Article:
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‘Something’s gotta change’ – Dover Council want local government reforms

| February 23, 2023
Dover Council members, from left, John Correll, Joe Sciarretti, and Gina Space listen to Mayor Shane Gunnoe Monday. The 400-plus-page investigation report into former Mayor Richard Homrighausen is on the table.

DOVER (WJER) (February 22, 2023) – Council members are suggesting regular drug testing for city employees, changes to the mayor’s job description, and even an overhaul of city government.

The seven-member panel wants to crack down on political corruption in the wake of former longtime mayor Richard Homrighausen’s permanent ban from public service for theft in office.

Council members claim that’s just one of many examples of questionable conduct from the mayor’s office in recent years.

“I don’t know if there are laws available, I don’t know if we can make laws, but something’s gotta be talked about and something’s gotta change,” said Councilman Kevin Korns.

Council members allege Homrighausen had city employees solicit campaign contributions while on the clock and awarded city contracts to vendors who donated to his campaigns.

“Did they get the contract because they were [donating] or did they feel required to give a donation to get a contract?” Korns asked.

Councilman John Correll wants the city to make sure future mayors don’t grant access to city business to people who aren’t employed by Dover. Council members say Homrighausen let his family members participate in government operations.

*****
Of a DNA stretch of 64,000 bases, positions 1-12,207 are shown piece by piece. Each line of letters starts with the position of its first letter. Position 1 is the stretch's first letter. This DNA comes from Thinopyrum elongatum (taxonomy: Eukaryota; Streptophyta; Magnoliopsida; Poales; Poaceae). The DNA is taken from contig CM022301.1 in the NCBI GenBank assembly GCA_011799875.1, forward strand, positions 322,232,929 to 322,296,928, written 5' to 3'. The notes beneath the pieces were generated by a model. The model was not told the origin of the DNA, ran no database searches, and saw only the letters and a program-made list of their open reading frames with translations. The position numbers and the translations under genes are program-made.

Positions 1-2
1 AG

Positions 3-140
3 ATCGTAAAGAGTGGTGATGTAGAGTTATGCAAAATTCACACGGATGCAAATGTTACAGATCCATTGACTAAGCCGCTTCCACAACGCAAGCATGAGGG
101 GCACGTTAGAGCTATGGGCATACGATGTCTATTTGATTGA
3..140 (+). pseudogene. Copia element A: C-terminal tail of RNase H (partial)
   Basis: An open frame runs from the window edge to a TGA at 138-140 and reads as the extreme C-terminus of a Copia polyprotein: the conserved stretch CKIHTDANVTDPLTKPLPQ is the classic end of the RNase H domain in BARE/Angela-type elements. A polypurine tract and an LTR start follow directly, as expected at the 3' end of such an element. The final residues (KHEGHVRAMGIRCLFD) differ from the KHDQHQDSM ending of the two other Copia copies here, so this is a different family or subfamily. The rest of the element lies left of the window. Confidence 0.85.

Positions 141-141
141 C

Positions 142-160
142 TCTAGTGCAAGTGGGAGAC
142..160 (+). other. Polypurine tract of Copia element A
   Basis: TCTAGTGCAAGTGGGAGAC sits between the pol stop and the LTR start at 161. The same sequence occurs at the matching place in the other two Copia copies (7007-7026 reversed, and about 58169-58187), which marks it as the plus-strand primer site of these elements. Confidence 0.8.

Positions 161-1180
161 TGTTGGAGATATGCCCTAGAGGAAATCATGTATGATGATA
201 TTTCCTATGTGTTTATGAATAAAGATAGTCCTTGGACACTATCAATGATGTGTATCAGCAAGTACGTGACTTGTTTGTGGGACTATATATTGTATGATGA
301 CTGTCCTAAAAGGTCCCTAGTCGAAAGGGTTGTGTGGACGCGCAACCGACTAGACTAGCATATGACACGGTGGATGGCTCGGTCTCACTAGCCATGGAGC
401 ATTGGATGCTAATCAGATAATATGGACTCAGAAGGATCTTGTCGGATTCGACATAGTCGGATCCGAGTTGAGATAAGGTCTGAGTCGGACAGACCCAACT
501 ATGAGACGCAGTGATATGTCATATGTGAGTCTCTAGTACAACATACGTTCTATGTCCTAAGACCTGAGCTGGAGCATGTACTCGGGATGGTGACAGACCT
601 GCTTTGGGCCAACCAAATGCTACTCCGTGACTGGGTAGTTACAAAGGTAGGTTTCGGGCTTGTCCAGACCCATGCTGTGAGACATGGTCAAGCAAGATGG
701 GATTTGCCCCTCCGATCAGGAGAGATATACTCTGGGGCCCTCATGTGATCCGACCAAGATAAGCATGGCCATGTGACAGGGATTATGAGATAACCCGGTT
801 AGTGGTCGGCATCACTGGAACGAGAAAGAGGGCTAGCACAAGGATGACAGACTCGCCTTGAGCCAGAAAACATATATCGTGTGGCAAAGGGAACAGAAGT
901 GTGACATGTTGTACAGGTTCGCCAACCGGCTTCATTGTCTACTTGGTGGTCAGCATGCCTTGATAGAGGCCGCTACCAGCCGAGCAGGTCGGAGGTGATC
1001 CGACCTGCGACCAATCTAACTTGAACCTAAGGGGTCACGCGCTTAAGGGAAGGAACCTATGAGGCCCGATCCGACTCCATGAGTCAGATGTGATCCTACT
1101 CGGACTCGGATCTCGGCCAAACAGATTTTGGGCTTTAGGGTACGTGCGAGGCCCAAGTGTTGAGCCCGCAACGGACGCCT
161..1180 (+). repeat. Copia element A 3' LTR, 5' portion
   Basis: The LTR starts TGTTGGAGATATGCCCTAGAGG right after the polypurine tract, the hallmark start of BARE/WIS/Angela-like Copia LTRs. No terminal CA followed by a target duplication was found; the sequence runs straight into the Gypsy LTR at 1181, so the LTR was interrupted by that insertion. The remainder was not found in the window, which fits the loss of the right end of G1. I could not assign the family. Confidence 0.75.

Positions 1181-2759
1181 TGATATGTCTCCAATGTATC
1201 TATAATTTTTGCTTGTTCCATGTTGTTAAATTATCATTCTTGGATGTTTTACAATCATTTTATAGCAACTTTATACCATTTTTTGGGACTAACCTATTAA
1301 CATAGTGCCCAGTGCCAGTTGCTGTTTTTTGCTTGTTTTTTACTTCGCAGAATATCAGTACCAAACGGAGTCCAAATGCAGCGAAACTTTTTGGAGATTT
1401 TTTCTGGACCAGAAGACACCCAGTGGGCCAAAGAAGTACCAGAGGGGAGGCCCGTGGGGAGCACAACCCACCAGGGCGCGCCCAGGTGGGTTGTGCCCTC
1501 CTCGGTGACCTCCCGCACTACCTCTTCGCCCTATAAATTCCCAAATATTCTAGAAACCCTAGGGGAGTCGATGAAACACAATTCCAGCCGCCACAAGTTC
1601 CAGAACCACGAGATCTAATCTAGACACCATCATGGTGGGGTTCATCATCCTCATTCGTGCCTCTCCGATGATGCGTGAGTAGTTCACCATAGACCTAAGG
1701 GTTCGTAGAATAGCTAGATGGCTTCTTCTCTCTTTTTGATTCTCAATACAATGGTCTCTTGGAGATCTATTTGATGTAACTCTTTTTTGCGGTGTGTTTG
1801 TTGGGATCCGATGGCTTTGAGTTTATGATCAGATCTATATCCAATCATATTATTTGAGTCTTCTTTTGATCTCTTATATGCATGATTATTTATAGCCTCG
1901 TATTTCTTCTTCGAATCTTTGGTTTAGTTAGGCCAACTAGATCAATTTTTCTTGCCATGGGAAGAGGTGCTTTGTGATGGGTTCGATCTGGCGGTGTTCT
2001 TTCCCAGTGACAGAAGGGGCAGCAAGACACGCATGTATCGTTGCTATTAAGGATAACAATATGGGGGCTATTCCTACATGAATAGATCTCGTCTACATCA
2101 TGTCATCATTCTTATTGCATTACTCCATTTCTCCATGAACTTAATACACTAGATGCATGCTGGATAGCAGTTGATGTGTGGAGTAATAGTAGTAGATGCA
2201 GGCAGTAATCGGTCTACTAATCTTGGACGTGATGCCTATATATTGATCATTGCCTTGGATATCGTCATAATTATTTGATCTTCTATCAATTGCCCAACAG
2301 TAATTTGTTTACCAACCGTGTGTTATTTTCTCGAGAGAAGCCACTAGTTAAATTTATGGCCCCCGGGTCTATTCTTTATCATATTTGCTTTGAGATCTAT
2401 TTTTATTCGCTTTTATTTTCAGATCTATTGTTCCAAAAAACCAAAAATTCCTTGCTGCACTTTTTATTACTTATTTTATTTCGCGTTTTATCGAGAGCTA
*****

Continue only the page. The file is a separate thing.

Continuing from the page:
“His son. His wife. That’s not right,” Correll said, pointing out an incident where Homrighausen’s wife, Linda, was allowed into Council chambers to look through documents. “If you’re going to have access to something in this room that’s pertaining to us, you should have to go through us. You shouldn’t be able to just walk in and see what the hell is back there.”

Council members say their claims are backed up by a 2021 investigation into Homrighausen’s administration. It’s more than 400 pages of documents, sworn testimonies, and other records.

Councilwoman Gina Space Monday said with so many issues, Dover should switch to a charter form of government.

“I feel like the best way to tackle them is to look at a charter,” said Space, who is running for city law director in the Democrat primary in May.

Recently appointed Mayor Shane Gunnoe said the charter creation process takes about two years.

Monday’s meeting was a brainstorming session. Discussions will continue at future meetings.

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